- Red Hat Enterprise Linux 2.1
- Red Hat Enterprise Linux 3
- Red Hat Enterprise Linux 4
- Red Hat Enterprise Linux 5
- Red Hat Enterprise Linux 6
- Red Hat Enterprise Linux 7
- RHEL 5:
- RHEL 6:
- RHEL 7:
- The data in the
.historyfile becomes malformed and its size gets larger and larger.
- The system slows down because
cshuses a lot of memory to read such a large
- This issue has not been addressed on Red Hat Enterprise Linux 4 and earlier.
- The file locking issue has been solved in RHEL 5, 6 and 7:
tcsh617-6.17-7.el5has been released in RHEL 5.9 with Advisory RHBA-2013:0052
Note: we released errata only for the
tcsh617package for RHEL 5. If you're using the package based on
tcsh6.14, you need to switch to
tcsh-6.17-19.el6_2has been released in RHEL 6.2 with Advisory RHBA-2012:0687 *
tcsh-6.17-38.el6has been released in RHEL 6.10 to fix a regression, with Advisory RHBA-2017:0731
tcsh-6.18.01-7.el7has been released in RHEL7 GA
- The high memory consumption due to a corrupted
.historyhas been fixed in RHEL 7:
Add a line containing this command to
~/.cshrc or type it on the command line:
This will prevent any writing to
~/.history file (even the empty file still gets truncated every time) thus there won't be any delay in running scripts and no bug will show up.
The first cause of this issue was that
tcshdid not handle
~/.historyfile exclusively. The "merge" option causes possibility a little more unexpected behavior with warning mentioned in man page regarding the "-S" built-in command:
history [-hTr] [n] history -S|-L|-M [filename] (+) history -c (+) The first form prints the history event list. If n is given only the n most recent events are printed or saved. With -h, the history list is printed without leading numbers. If -T is specified, timestamps are printed also in comment form. (This can be used to produce files suitable for loading with 'history -L' or 'source -h'.) With -r, the order of printing is most recent first rather than oldest first. With -S, the second form saves the history list to filename. If the first word of the savehist shell variable is set to a number, at most that many lines are saved. If the second word of savehist is set to `merge', the history list is merged with the existing history file instead of replacing it (if there is one) and sorted by time stamp. (+) Merging is intended for an environment like the X Window System with several shells in simultaneous use. If the second word of savehist is `merge' and the third word is set to `lock', the history file update will be serialized with other shell sessions that would possibly like to merge history at exactly the same time.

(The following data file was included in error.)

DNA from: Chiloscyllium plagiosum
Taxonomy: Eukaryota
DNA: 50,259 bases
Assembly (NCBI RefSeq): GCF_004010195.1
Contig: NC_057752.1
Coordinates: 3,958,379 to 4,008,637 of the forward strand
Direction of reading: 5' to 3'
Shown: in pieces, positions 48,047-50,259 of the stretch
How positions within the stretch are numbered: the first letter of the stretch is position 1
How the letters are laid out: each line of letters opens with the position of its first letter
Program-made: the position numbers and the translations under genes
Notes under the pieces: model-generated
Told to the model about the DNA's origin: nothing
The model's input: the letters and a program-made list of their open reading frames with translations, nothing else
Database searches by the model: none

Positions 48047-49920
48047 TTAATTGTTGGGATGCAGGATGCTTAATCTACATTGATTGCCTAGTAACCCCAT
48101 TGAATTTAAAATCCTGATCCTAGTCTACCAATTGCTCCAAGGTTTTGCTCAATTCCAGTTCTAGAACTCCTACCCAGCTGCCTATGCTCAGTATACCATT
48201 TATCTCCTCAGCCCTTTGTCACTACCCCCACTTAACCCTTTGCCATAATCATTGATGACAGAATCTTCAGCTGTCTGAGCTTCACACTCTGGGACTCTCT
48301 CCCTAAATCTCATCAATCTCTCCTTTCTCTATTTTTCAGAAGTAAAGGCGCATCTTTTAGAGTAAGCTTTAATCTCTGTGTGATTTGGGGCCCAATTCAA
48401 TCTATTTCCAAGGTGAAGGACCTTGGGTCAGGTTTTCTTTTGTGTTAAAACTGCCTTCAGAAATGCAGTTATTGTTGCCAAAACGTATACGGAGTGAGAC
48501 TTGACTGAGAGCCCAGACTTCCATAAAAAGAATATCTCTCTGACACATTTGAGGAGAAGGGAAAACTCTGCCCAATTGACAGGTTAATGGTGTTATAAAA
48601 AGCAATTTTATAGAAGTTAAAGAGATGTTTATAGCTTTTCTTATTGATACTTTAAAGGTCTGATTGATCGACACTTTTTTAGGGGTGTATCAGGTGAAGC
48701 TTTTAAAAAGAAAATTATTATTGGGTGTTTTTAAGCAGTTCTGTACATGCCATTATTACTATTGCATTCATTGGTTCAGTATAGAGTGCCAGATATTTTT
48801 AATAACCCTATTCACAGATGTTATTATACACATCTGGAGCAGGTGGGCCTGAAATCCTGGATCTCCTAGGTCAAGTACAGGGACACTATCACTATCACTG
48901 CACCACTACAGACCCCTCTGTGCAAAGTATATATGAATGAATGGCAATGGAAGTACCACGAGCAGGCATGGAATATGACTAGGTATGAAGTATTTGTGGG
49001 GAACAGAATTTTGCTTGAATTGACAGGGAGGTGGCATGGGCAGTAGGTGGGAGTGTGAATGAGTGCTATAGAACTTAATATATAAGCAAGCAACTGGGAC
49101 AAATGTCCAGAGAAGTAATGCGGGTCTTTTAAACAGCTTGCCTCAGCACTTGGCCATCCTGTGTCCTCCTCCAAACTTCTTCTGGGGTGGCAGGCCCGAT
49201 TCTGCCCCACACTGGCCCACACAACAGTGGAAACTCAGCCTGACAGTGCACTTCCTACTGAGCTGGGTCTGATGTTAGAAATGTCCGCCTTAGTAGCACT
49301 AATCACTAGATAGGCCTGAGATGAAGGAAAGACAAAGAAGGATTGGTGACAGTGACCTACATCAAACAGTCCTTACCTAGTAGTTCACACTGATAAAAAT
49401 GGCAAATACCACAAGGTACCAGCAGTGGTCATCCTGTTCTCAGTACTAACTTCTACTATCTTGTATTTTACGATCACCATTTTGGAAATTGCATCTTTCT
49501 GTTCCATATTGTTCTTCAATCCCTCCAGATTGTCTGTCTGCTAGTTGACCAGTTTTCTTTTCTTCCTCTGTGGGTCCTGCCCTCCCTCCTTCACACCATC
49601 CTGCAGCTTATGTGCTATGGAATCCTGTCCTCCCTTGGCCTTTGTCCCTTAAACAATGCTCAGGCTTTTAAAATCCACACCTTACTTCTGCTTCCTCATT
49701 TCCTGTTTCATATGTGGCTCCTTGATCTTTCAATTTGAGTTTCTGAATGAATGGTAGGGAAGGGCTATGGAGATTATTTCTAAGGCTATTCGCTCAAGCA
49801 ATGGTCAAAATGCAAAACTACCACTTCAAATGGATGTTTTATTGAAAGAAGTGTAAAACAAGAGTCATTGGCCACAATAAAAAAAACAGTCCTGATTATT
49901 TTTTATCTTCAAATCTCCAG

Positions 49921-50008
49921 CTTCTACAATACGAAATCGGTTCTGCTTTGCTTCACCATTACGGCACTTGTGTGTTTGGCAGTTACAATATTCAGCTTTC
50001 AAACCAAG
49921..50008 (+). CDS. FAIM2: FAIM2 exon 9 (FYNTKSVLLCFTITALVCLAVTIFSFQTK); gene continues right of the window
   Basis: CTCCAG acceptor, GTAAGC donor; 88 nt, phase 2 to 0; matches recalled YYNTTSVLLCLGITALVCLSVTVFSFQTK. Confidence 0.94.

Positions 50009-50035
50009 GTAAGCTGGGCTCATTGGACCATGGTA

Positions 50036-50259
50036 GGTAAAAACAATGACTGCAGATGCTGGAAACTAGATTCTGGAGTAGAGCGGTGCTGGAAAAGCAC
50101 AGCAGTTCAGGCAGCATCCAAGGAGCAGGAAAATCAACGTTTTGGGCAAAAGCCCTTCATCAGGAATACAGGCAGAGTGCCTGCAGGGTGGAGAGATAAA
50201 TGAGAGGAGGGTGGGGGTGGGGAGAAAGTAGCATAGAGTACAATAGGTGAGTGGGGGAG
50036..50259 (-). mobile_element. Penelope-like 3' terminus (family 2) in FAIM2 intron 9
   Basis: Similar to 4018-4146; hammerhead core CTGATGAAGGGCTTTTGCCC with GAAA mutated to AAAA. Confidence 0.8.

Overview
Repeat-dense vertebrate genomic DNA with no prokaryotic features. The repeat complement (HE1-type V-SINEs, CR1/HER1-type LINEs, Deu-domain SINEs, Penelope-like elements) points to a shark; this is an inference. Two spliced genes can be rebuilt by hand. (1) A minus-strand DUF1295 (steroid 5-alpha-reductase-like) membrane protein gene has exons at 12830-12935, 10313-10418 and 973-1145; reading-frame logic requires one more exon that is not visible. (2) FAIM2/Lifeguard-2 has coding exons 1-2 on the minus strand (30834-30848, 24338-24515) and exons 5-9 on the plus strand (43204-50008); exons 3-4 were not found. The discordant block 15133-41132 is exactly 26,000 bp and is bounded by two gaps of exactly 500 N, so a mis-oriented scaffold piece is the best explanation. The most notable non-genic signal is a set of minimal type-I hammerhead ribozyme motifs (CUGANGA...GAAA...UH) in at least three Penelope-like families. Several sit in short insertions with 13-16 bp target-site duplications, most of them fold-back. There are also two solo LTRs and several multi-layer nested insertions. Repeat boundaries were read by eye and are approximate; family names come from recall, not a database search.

Additionally, both a value greater than 0 and
mergeoption are set to
cshand this is the default setting in Red Hat Enterprise Linux 5.4 or later:
$ echo $savehist savehist (1024 merge)
The second cause of the issue was that
tcshdid not impose a limit on the length of a line in the history file, which could lead to high memory consumption.
- Each command history should be recorded in the file with a timestamp line a command entry line which should end with EOL(End Of Line).
Example of normal
$ cat -n .history 1 #+1289787344 2 set [...]
A timestamp and a run command entry are not recorded by turns. Not a run command entry but a timestamp is recorded unexpectedly (see the line 4). Additionally, some entries are merged unexpectedly (see the line 6 and 7 below).
Example of malformed
$ cat -n .history 1 #+1289787344 2 test 3 #+1289787367 4 1289787366 5 #+1289787367 6 128978\#+12897\#+1289\#+12897test 7 #+1289\#+12897testls\#\#+1289787401l12\#+1289787402 8 st [...]
- Red Hat Enterprise Linux
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